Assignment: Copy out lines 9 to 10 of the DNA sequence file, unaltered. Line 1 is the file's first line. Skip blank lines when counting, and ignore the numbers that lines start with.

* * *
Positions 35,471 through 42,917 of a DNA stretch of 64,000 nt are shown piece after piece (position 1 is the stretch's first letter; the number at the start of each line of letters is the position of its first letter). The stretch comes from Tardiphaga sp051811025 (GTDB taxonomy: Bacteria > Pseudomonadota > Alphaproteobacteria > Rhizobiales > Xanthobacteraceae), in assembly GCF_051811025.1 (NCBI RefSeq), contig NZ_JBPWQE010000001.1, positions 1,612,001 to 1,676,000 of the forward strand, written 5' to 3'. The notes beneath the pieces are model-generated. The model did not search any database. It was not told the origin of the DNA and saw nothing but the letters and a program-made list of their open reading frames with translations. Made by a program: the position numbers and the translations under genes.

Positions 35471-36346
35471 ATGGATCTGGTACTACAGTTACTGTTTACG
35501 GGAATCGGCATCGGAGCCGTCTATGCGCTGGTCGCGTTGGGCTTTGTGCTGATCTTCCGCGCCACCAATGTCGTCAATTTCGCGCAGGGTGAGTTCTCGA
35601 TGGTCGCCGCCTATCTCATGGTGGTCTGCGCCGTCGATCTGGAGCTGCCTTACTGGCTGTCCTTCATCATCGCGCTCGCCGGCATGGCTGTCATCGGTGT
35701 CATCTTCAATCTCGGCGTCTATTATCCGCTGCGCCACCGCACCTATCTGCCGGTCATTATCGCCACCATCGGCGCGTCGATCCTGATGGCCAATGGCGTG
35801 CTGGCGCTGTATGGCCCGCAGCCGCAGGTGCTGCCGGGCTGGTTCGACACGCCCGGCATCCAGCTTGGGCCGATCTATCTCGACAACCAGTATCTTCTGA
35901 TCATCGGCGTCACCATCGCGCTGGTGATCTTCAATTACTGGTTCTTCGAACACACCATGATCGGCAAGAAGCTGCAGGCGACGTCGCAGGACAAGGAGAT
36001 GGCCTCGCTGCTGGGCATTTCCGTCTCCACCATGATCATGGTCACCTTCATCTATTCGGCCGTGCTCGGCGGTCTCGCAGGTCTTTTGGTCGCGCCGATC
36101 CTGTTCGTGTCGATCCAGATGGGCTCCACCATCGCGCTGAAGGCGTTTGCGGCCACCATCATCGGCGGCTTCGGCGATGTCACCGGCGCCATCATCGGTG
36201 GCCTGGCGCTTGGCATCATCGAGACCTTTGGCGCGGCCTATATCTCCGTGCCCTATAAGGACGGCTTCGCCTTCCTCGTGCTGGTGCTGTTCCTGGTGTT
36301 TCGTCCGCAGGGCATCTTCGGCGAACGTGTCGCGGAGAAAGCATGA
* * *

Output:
36001 GGCCTCGCTGCTGGGCATTTCCGTCTCCACCATGATCATGGTCACCTTCATCTATTCGGCCGTGCTCGGCGGTCTCGCAGGTCTTTTGGTCGCGCCGATC
36101 CTGTTCGTGTCGATCCAGATGGGCTCCACCATCGCGCTGAAGGCGTTTGCGGCCACCATCATCGGCGGCTTCGGCGATGTCACCGGCGCCATCATCGGTG